“Free-range” simply means that there is at least an opening to the barn or shed where the birds are housed. Because the term is poorly regulated, it is unclear how much time the hens actually spend outdoors, or if the birds have any tall plants to hide in. Hens whose eggs are marketed as free-range, and sold with the USDA grading label, must have unlimited access to food, water, and the outdoors during their laying cycle.
How Do You Start an Egg Farm?
To produce eggs like most farmers do first means signing a contract and making a big investment in land, poultry houses, and equipment. Before getting into any debt and before signing any contracts, however, you should ask some hard questions of yourself and the poultry company you’ll be working with. Laura Klauke of Rural Advancement Foundation International writes that it is important to be persistent in requesting “a copy of your contract up-front,” and to get any promises to change the contract in writing. You may also want to read about the conditions under which most egg farms raise their laying hens, some of which are listed below.
Within a week of being born, laying hens get their beaks cut with a searing hot metal blade or a cold knife, without any anesthesia to block the severe pain of the procedure. Debeaking leads to persistent pain in an area with many nerve endings. Birds use their beaks to handle food, make nests, explore, clean themselves, and protect themselves from other birds and animals.
Restricting Dust Baths
Dust and water bathing is impossible for a hen in a modern factory farm, where they are housed in battery cages. Cage-free housing does allow chickens dust baths, according to The Humane Society.
To get birds to meet the year-round demand of food companies supplying eggs to grocery stores and restaurants, egg farmers must starve older mother chickens for one or two weeks at a time. This tricks their bodies into being able to give birth a couple more times. This practice is called forced molting.
Laying hens are left with weak limbs and difficulty in moving around. “The constant egg production combined with [a laying hen’s] complete inability to exercise make her prone to osteoporosis and broken bones,” writes disability and critical animal studies scholar Sunaura Taylor in “Beasts of Burden.” While battery-caged hens’ bodies are naturally meant to handle 60 eggs per year, the industry norm is 250.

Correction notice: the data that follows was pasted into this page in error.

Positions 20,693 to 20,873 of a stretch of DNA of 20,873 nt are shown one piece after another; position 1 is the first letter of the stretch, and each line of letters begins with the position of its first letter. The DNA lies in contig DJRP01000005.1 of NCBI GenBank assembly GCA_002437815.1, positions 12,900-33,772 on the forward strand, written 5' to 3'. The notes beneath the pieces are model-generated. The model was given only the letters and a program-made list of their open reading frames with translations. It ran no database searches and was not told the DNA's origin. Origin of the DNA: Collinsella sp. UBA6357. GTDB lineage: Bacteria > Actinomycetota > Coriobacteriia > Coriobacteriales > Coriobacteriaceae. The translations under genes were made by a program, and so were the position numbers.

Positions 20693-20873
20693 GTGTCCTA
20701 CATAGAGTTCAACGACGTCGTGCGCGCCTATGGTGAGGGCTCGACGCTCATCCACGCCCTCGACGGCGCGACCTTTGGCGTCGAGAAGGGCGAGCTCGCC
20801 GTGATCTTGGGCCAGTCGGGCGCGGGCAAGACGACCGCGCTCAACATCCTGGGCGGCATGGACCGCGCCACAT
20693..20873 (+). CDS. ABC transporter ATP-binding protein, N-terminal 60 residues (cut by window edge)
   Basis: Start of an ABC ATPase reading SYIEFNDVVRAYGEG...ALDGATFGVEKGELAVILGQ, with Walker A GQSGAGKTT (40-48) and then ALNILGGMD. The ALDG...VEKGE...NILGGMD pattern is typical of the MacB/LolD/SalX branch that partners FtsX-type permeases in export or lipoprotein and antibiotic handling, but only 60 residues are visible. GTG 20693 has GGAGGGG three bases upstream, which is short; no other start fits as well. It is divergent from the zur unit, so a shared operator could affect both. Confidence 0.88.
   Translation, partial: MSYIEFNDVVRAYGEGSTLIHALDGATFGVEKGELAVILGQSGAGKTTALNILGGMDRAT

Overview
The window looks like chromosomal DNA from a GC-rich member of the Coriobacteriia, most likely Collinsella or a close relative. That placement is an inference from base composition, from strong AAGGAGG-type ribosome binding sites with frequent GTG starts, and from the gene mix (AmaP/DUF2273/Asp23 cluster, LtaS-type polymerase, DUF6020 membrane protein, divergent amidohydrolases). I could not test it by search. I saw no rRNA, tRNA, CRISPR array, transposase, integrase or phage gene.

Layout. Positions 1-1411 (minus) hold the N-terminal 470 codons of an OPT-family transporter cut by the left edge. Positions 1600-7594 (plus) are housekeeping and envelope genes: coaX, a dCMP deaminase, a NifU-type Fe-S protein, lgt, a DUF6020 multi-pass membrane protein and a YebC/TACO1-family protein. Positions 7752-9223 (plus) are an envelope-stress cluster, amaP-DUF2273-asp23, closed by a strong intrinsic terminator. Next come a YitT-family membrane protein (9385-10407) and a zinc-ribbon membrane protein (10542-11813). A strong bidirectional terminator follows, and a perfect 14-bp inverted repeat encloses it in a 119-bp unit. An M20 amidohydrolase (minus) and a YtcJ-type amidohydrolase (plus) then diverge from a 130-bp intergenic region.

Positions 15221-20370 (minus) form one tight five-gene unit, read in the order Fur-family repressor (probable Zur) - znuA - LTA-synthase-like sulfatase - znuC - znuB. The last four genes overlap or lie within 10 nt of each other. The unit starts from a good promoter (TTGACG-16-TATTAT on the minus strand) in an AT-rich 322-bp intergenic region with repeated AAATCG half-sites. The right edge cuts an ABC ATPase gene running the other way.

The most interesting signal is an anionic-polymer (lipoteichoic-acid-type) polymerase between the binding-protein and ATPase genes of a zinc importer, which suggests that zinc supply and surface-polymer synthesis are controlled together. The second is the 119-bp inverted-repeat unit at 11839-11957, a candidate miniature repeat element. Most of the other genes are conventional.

When older laying hens are no longer producing eggs at the rate deemed most efficient for profit, they are sent off to be slaughtered.
Egg Farming Facts
Learning the full facts about egg farming might make many people reconsider whether they’re really worth the cost.
You Don’t Need Eggs
The human body can survive without eating eggs, which are loaded with fat and cholesterol.
Egg Farming Is Terrible for the Environment
The air in an egg farming barn is toxic with ammonia, to the point where workers should be advised to wear masks. The ammonia concentration can get so severe on the ground of a hen house that it can burn chickens’ bodies where they have to lie in their own waste. Ammonia pollution from factory farms is a leading cause of death from air pollution. It has been found to impact biodiversity in plants, and it can damage leaves and soil.
Egg Farming Results in Food-Borne Illness
The overuse of antibiotics in chicken farming has resulted in the spread of fatal and incurable diseases, and this includes egg farming. Because most chickens are kept in battery cages, they experience heat stress and are exposed to bacteria from living in their own and each others’ waste. Instead of improving these housing conditions, food companies compel farmers to use antibiotics to try to contain the effects of bacteria such as E. coli and Salmonella, both of which cause food poisoning in humans.
There Are Egg Substitutes
Many recipes that call for eggs can be adapted to be made with egg alternatives. It just depends on what you are using the eggs for—binding, rising, moisture, texture, or appearance.
Male Chicks Have No Place in Egg Farming
Chickens Are Actually Social, Intriguing Creatures
Chickens cooperate and keep track of each other. According to VINE Sanctuary’s website, the rooster’s famous crow is a sign of how social chickens are: “Cock-a-doodle-doo!” means “All OK over here!” Chickens have friends, socialize, and they love to live freely in the outdoors.
What’s the Best Response to Egg Farming?
The simplest response to egg farming is to attempt ways of living that will reduce harm toward others in the most practical way that you can. As an individual, maybe you can try to reduce how many eggs you eat, or you can choose foods that do not have eggs in their ingredients. If you are committed to better farming practices and food systems, you could look into groups working to alleviate the plight of farmed chickens, farmworkers, and farmers.
The way most eggs are harvested in the U.S. and around the world treats chickens as machines and not like birds who need and enjoy their freedom. Egg farming is an integral part of the chicken farming industry. Hens raised for their eggs suffer in dirty, overcrowded, and dark conditions that prevent their natural behaviors like foraging in the grass, dust bathing, spreading their wings, and ruffling their feathers.
Hemi is a writer, educator, and founder of Learning with Donkeys.